According to the April 17, 2018, U.S. Drought Monitor, moderate to exceptional drought covers 28.9% of the contiguous United States, a decrease from last week’s 29.7%. Extreme and exceptional drought—the worst categories—expanded to cover 8.2% of the Lower 48, up from 8.1% last week.
A vigorous upper-level circulation dominated the weather over the contiguous United States during this U.S. Drought Monitor week. Large, strong upper-level troughs and closed lows moved rapidly across the country, dragging cold fronts that brought Pacific air masses into the West. The upper-level systems helped generate surface low pressure systems that triggered severe weather in the East and pulled colder Canadian air masses across the Plains behind them, with some cold fronts reaching deep into the South and across the Gulf of Mexico.
The Pacific air masses brought above-normal precipitation to the Pacific Northwest, northern California, and the northern Rockies into parts of the northern Plains, while the fronts and lows tapped Gulf of Mexico and Atlantic moisture to drop above-normal precipitation across the Mississippi River to East Coast. The combination of moisture and below-freezing Canadian air transformed the precipitation into historic late-season snow in the northern Plains.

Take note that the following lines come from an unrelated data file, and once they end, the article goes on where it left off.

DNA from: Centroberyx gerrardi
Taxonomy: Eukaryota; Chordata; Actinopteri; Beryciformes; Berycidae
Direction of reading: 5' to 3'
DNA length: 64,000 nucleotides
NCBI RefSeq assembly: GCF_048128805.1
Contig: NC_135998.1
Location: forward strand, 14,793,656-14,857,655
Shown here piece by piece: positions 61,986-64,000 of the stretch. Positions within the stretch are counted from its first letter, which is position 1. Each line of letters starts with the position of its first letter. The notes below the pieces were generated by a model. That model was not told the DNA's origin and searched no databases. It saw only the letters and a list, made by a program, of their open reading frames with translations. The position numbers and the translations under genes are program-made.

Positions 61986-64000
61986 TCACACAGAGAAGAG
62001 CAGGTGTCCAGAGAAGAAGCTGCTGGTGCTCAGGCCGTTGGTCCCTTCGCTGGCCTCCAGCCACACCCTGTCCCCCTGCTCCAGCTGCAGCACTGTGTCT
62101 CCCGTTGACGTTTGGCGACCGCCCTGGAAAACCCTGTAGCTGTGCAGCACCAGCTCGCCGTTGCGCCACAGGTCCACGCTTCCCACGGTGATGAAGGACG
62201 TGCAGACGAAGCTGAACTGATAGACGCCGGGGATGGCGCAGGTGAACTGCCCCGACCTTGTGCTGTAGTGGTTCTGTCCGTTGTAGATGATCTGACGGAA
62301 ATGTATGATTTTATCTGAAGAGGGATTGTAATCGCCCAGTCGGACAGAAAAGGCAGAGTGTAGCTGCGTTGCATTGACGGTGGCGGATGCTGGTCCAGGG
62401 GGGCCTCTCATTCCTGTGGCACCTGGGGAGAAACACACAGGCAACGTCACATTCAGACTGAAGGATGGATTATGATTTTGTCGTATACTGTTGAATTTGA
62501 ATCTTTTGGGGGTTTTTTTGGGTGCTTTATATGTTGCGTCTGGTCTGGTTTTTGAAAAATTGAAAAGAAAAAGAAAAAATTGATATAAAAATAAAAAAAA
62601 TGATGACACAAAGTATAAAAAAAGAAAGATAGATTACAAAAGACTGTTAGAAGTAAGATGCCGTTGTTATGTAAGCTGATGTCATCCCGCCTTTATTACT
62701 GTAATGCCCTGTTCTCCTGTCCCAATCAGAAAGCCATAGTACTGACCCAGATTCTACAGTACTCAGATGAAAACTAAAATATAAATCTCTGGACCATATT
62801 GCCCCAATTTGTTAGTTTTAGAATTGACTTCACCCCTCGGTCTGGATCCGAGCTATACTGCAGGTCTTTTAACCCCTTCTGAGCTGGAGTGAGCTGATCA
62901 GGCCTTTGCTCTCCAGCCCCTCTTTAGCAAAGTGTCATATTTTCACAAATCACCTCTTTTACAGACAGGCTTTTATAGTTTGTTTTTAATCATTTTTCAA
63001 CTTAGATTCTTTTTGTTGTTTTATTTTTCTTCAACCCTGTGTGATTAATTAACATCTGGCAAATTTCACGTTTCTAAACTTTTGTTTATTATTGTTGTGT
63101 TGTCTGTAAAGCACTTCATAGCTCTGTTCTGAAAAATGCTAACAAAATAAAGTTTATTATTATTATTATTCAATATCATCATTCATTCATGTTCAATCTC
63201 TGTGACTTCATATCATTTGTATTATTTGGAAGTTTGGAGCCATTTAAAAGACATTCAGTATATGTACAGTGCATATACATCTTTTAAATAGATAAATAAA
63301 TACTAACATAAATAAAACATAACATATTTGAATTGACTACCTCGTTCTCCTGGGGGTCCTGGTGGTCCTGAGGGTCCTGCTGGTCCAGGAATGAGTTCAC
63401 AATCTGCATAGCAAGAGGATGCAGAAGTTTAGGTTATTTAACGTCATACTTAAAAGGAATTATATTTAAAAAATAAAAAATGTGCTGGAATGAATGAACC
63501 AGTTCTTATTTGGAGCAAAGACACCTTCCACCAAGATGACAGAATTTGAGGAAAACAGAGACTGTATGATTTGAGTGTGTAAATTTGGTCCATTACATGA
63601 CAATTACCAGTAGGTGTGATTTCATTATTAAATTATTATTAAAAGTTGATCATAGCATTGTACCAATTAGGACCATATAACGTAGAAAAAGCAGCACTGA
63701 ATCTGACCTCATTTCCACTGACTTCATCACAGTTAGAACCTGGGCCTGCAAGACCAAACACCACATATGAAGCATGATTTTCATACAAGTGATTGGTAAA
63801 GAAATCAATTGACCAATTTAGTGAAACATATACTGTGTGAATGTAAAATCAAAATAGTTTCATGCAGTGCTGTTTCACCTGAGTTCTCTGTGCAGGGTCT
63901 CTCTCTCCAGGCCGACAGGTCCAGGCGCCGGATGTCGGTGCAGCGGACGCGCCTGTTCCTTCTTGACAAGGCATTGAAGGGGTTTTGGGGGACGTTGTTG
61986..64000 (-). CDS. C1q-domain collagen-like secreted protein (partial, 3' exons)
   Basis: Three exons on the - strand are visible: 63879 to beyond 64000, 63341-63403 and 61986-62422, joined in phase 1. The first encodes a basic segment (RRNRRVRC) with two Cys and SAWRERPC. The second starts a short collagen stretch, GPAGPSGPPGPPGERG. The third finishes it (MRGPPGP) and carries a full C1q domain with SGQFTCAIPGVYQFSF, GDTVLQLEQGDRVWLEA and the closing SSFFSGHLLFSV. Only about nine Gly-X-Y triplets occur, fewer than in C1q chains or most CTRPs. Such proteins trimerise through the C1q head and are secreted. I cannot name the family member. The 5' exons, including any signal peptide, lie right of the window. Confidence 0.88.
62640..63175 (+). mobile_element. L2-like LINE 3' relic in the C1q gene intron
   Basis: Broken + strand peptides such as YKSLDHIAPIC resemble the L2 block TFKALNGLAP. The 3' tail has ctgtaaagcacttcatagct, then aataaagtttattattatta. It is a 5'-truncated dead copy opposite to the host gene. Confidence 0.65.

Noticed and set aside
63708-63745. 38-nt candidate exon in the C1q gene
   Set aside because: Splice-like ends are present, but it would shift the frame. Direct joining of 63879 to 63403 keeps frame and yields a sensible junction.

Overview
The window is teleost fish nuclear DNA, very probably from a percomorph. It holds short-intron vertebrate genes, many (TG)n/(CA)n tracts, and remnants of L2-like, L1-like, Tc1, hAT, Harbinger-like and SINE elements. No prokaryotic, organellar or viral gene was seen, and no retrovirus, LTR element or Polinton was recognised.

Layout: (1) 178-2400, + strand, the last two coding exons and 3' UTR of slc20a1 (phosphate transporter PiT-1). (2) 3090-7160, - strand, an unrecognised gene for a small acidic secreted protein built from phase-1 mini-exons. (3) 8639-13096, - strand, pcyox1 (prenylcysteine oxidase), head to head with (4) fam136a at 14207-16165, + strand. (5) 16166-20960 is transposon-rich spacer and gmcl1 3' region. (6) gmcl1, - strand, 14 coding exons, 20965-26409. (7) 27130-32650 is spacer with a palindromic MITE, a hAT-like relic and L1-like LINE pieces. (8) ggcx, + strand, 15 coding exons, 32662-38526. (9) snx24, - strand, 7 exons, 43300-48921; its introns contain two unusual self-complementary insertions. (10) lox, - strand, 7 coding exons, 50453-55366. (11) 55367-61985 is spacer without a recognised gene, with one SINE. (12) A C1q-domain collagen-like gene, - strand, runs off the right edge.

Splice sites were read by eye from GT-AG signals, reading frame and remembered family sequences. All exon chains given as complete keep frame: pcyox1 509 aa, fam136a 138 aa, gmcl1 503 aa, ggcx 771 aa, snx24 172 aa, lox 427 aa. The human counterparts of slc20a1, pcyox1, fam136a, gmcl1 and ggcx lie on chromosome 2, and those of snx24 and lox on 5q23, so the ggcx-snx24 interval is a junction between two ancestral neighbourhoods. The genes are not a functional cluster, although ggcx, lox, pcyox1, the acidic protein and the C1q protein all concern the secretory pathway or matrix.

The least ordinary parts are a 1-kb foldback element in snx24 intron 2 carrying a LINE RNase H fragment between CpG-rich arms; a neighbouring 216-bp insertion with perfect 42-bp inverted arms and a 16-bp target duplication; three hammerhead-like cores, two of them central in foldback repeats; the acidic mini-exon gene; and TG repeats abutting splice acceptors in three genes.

The storm track mostly missed the interior West, Southwest, and southern to central Plains, where little to no precipitation fell, continuing a dry trend which, in places, has lasted 6 months or longer. With deep upper-level lows and surface cold fronts dominating the weather, the week ended up colder than normal across most of the contiguous United States, except for an area centered in the Southwest and another centered in the central Appalachians to Mid-Atlantic Coast.
As a result of this week’s precipitation pattern, drought and abnormal dryness contracted in the northern Plains, western Great Lakes, and South to Mid-Atlantic regions, while drought intensified in the areas experiencing persistent dryness.
Abnormal dryness and drought are currently affecting nearly 93 million people across the United States—about 29.9% of the country’s population. This week marked the first time in five months that dryness and drought were affecting fewer than 100 million people in the country.
In addition to Drought.gov, you can find further information on the current drought as well as on this week’s Drought Monitor update at the National Drought Mitigation Center. See their recent news releases.
The most recent U.S. Drought Outlook is available from NOAA’s Climate Prediction Center and the U.S. Department of Agriculture provides information about the drought’s influence on crops and livestock.